The Department of Health and Welfare’s innovative and award-winning social and community service referral website, “Live Better Idaho,” will be featured in an upcoming segment of “Informed,” a short-form documentary series that is distributed to Public Television stations in all 50 states and hosted by actor Rob Lowe. Continue reading
Idaho’s Special Supplemental Nutrition Program for Women, Infants, and Children (WIC) will implement new income guidelines effective July 1, 2017, that raise household income eligibility limits to help offset cost of living increases. This is an annual adjustment.
To be eligible for the WIC program, an individual must be a pregnant or breastfeeding woman, a woman who has recently been pregnant, or an infant or child younger than 5 years old. In addition, the individual must live in Idaho, have a special need that can be helped by WIC foods and nutrition counseling, and have a low-to-moderate income.
To be eligible on the basis of income, an applicant’s gross income (e.g., before taxes are withheld) must fall at or below 185 percent of the U.S. Poverty Income Guidelines. For example, under the new guidelines a family of three can earn up to $37,777 annually; under the old guidelines a family of three could have earned up to $37,296 annually. Continue reading
Keeping children safe is one of our primary goals at the Idaho Department of Health and Welfare. This month is National Child Abuse Prevention Month, so it’s a good time talk about what you should do if you think a child might be neglected or abused.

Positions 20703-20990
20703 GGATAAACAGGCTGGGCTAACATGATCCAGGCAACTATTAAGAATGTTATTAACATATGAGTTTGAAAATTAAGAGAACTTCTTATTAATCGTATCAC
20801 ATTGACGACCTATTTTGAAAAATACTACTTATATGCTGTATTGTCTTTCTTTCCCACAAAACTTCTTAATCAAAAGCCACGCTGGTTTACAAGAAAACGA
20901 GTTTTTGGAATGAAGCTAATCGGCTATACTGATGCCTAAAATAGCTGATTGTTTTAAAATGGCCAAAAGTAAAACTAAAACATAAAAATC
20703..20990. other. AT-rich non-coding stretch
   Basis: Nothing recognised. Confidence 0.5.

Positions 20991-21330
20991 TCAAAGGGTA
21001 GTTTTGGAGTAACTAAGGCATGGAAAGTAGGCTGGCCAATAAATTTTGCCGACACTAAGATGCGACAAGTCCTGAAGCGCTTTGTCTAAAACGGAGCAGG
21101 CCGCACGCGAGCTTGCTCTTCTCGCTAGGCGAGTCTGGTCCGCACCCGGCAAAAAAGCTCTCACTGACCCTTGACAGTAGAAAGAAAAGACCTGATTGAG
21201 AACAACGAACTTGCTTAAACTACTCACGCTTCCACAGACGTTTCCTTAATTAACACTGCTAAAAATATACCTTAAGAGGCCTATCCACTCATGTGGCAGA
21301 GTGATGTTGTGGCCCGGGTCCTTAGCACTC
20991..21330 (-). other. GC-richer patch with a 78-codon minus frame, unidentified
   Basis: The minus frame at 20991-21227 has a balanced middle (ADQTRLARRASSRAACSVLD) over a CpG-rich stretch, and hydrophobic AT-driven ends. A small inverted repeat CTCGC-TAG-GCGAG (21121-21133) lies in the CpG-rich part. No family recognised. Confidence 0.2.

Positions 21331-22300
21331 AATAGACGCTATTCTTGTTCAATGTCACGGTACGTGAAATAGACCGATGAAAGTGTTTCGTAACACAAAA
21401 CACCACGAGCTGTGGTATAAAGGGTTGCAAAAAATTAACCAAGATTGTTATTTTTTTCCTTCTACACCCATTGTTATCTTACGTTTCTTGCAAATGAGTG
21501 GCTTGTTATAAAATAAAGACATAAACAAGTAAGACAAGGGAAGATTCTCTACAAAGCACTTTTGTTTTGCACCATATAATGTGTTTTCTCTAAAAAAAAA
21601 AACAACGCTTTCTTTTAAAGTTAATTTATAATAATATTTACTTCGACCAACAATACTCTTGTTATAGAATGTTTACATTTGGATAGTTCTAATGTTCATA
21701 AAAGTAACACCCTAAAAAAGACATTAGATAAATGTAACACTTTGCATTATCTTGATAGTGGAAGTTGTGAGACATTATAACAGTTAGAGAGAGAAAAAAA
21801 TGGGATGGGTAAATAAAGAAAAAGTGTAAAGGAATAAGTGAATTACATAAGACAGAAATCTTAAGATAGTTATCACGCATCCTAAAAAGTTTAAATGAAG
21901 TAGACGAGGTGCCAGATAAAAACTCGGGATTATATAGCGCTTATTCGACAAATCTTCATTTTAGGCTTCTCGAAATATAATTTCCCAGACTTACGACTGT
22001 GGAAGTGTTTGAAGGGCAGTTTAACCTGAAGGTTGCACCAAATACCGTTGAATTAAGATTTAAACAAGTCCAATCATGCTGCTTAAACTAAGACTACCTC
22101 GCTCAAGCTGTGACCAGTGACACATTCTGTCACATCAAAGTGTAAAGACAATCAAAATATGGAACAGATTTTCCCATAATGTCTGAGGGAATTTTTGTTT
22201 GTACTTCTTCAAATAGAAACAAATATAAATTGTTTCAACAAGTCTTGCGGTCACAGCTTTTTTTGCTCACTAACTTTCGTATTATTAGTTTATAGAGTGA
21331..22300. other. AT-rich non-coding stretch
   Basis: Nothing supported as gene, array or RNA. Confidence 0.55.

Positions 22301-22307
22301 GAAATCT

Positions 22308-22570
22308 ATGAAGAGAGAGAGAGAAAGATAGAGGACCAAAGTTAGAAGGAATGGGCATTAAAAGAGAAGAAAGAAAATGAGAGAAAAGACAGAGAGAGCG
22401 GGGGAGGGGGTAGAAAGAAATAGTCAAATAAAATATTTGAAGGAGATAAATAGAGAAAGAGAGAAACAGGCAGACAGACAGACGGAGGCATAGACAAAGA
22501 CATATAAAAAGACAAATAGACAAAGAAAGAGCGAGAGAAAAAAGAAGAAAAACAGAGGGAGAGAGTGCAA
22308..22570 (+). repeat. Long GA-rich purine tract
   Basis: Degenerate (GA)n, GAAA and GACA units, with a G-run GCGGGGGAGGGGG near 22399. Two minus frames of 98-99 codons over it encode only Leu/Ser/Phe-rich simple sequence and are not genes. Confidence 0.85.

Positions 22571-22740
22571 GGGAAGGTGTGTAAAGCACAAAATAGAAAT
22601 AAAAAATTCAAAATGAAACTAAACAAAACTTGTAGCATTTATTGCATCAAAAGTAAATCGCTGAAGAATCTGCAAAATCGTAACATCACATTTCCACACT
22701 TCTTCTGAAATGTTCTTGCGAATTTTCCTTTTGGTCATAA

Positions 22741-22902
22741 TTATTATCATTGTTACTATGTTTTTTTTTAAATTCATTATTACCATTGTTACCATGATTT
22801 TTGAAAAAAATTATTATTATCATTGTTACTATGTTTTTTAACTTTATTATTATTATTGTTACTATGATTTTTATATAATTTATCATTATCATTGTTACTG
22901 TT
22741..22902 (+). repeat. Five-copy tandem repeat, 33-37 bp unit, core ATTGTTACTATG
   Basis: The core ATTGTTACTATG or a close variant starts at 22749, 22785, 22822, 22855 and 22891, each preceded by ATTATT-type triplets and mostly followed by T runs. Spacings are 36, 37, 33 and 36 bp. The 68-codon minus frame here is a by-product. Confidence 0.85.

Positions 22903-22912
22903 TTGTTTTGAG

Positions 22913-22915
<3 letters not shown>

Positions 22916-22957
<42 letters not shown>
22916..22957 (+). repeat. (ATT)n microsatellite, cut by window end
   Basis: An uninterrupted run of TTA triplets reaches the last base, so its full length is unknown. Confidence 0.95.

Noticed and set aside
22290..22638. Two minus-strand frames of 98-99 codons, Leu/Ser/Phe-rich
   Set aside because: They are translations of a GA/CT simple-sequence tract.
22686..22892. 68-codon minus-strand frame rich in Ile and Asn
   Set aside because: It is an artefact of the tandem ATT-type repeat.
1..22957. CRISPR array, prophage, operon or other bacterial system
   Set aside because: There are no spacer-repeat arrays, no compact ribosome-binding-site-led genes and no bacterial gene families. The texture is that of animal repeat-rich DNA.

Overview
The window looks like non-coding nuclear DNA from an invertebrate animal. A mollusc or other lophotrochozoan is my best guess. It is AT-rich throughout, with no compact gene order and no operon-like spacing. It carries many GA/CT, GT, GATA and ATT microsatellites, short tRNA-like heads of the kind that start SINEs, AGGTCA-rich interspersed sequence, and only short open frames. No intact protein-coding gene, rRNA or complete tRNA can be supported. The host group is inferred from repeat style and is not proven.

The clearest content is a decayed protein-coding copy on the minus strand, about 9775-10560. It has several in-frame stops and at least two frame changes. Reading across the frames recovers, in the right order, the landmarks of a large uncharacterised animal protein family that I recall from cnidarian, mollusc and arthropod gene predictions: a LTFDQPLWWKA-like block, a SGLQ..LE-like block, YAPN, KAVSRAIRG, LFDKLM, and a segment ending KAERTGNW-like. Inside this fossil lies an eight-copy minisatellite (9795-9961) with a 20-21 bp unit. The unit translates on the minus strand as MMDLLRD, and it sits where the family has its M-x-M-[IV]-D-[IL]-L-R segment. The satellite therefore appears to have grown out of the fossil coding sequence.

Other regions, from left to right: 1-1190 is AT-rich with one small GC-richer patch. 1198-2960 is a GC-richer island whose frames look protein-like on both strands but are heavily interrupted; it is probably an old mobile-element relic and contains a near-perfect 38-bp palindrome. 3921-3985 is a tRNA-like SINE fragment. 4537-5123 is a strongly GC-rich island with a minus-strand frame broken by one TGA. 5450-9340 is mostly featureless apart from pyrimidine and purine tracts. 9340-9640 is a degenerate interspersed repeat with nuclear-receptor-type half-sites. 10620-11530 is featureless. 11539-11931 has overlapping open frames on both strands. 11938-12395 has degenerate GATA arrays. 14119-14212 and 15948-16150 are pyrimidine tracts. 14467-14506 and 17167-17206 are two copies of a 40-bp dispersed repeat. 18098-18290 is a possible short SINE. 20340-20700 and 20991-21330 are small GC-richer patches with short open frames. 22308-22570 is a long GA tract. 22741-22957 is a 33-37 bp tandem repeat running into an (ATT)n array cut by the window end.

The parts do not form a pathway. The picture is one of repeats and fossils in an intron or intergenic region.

If you suspect a child is abused or neglected, what should you do?
We hope you’ll care enough to call 1-855-552-KIDS. If you even suspect that a child is being mistreated, you are required by law to call and report it. Your call is confidential, and you don’t have to prove neglect or abuse. That’s the job of law enforcement and social workers. You just need to let us know you think there might be an issue, so our child protection staff can start looking into it. Continue reading
It’s harvest time! We have more fresh, in-season fruits and vegetables to choose from at this time of year than at any other time of year, it seems. Eating a plant-based diet is important for our overall health, and yet most of us don’t eat enough fruits and vegetables every day. But with all the different kinds of fresh produce available now in our gardens as well as markets and grocery stores, now is a great time to make a point of eating more fruits and veggies.
Idahoans aren’t all that different from residents in other states; we all need to eat more fruits and vegetables, which would help manage many of our health issues, including obesity. Just about 29 percent of adults in Idaho are obese, according to Better Policies for a Healthier America. Idaho ranks 29th compared to other states; Arkansas has the highest adult obesity rate at 35.9 percent, while Colorado has the lowest, at 21.3 percent. Continue reading